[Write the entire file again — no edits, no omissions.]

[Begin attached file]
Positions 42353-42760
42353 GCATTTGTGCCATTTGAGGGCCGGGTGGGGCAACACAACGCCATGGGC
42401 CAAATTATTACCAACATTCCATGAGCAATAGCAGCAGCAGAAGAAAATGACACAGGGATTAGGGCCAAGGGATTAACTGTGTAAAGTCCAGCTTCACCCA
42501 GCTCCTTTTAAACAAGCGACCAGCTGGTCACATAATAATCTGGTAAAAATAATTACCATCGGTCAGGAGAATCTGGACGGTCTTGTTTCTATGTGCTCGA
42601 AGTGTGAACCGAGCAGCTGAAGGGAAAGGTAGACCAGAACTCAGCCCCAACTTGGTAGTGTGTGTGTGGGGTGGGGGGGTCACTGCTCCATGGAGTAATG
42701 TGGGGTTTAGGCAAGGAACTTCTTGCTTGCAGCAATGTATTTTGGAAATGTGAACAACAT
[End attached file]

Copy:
Positions 42353-42760
42353 GCATTTGTGCCATTTGAGGGCCGGGTGGGGCAACACAACGCCATGGGC
42401 CAAATTATTACCAACATTCCATGAGCAATAGCAGCAGCAGAAGAAAATGACACAGGGATTAGGGCCAAGGGATTAACTGTGTAAAGTCCAGCTTCACCCA
42501 GCTCCTTTTAAACAAGCGACCAGCTGGTCACATAATAATCTGGTAAAAATAATTACCATCGGTCAGGAGAATCTGGACGGTCTTGTTTCTATGTGCTCGA
42601 AGTGTGAACCGAGCAGCTGAAGGGAAAGGTAGACCAGAACTCAGCCCCAACTTGGTAGTGTGTGTGTGGGGTGGGGGGGTCACTGCTCCATGGAGTAATG
42701 TGGGGTTTAGGCAAGGAACTTCTTGCTTGCAGCAATGTATTTTGGAAATGTGAACAACAT